If an individual seems to show little interest in a communication system, we cannot be hasty to assume that AAC is not for them. There are several factors that influence why someone is not inclined to use AAC systems. The indifference may be because the task was not rewarding enough. It may be due to the weight of unrealistic expectations. After all, who looks forward to doing something that they don’t particularly enjoy? But motivating autonomous communication in AAC users is absolutely possible. Making it about the user is a simple yet powerful mantra to make AAC intervention a success.
Putting AAC Users First
An AAC system is the communicator’s voice. Therefore, our role as educators, communication partners, caregivers, and professionals is only to facilitate communication.
Let’s consider the following scenarios-
Scenario 1: The family loves watching football and does everything to get the communicator to use AAC
Scenario 2: The communicator has the most fun playing hide and seek with their family
Without doubt, scenario 2 naturally presents more chances of motivating communication.
Think of all communication opportunities during the hide-and-seek activity.
“Where’s your brother?’
“Let’s find him”
“Is he hiding there?
All of these words are likely to make more sense to the communicator because they are bent on finding their brother. If using AAC can help them beat their sibling at a game, wouldn’t they by all means go for it?
Celebrating Small Wins
As the saying goes, the journey of a thousand miles begins with one step. Every step takes one closer to the destination. It is therefore important to celebrate every step a communicator takes in their AAC journey. Reserving compliments for a more spectacular accomplishment does no good.
What do AAC wins look like?
It’s important to identify every bit of progress a communicator is making and praising them for it. Because AAC wins may look different for different communicators.
For someone who hadn’t cared to try the AAC system, AAC babble is a win. Dismissing it as a child just randomly pushing buttons does little to encourage communication.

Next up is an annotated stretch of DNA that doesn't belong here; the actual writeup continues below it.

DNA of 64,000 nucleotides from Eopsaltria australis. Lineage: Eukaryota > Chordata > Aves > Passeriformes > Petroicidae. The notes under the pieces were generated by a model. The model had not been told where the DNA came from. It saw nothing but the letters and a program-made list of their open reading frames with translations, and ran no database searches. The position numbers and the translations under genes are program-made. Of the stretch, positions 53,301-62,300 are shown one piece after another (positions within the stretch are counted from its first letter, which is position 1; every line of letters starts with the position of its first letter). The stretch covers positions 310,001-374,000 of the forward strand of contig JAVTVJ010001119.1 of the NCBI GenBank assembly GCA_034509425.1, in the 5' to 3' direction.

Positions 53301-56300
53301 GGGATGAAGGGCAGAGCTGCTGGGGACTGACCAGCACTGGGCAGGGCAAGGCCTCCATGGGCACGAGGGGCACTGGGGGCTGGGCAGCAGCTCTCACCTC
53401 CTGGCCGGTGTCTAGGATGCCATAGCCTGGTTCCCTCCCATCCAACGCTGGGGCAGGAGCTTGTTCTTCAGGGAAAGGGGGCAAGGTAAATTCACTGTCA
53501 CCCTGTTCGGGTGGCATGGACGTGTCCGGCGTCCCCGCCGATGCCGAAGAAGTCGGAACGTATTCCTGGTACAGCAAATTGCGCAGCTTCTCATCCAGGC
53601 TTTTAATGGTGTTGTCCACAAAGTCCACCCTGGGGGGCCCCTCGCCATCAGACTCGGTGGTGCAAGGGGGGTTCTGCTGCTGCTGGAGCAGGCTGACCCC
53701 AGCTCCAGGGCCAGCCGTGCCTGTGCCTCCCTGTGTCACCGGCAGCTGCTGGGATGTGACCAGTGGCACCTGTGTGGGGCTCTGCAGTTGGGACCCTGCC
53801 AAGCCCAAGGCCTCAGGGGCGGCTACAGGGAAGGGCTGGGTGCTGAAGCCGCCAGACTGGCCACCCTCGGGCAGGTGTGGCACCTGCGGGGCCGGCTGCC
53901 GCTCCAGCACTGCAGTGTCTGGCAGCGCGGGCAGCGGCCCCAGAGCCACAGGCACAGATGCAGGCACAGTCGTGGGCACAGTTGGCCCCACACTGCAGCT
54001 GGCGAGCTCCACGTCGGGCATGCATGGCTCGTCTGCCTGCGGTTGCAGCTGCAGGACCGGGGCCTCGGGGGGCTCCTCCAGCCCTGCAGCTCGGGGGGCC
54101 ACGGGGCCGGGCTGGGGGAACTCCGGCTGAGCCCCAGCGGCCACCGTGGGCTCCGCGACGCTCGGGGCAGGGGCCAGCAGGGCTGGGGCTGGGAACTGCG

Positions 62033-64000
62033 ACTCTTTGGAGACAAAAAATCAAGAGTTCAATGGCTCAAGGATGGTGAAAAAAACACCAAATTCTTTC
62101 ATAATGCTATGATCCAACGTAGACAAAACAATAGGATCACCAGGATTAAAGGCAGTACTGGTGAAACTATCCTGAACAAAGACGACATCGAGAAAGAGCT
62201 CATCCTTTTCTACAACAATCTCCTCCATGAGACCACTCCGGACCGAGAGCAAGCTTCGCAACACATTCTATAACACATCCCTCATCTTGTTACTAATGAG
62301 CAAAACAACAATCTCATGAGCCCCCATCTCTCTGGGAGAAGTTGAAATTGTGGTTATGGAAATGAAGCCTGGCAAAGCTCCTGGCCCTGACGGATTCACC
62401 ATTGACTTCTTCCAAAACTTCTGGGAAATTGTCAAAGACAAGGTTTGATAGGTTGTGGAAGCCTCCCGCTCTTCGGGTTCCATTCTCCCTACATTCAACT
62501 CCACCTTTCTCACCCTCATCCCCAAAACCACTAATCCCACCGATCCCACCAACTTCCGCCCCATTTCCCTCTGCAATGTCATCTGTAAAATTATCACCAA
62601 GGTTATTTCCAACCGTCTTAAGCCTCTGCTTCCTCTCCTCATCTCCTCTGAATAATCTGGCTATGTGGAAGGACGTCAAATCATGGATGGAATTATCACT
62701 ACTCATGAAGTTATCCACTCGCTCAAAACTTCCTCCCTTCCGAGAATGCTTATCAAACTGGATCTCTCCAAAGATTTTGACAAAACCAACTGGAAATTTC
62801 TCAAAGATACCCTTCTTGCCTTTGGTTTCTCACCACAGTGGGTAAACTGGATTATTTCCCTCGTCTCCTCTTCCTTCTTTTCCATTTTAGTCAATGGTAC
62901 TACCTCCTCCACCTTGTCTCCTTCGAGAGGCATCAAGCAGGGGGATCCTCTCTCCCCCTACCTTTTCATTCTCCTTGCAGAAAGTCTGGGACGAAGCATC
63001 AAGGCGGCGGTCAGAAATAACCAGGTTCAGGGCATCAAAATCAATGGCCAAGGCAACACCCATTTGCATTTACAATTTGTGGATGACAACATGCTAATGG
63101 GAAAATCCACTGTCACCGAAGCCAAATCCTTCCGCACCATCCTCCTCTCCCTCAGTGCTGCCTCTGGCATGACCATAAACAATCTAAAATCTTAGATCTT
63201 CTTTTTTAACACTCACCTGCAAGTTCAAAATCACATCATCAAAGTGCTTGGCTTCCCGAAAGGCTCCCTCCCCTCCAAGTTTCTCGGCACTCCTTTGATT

For a communicator who has been using AAC only for requesting water, using it to request milk or for a different communicative purpose is a win.
Acknowledging and celebrating small wins gives communicators the confidence that they are capable of much more.
Letting them Know You’re in Their Corner
When children are younger, doting families celebrate everything they do such as crawling or their first step. This environment of unconditional support allows them to try different things and flourish.
All children including young AAC users thrive when they are not bogged down by fear of failure. When communicators know that all their communicative attempts will be acknowledged, it encourages them to communicate more.
Sometimes, communication partners being on the sidelines, ready to help when needed, may do the trick. It may give the communicator the space to do things at their own pace
The golden rule of AAC intervention is to follow the lead of the communicator. Activities, goals, and lesson plans must be dictated by the AAC user’s abilities, interests, and challenges. When communication partners know when to step in and step back, it sets up AAC users to become autonomous and independent communicators.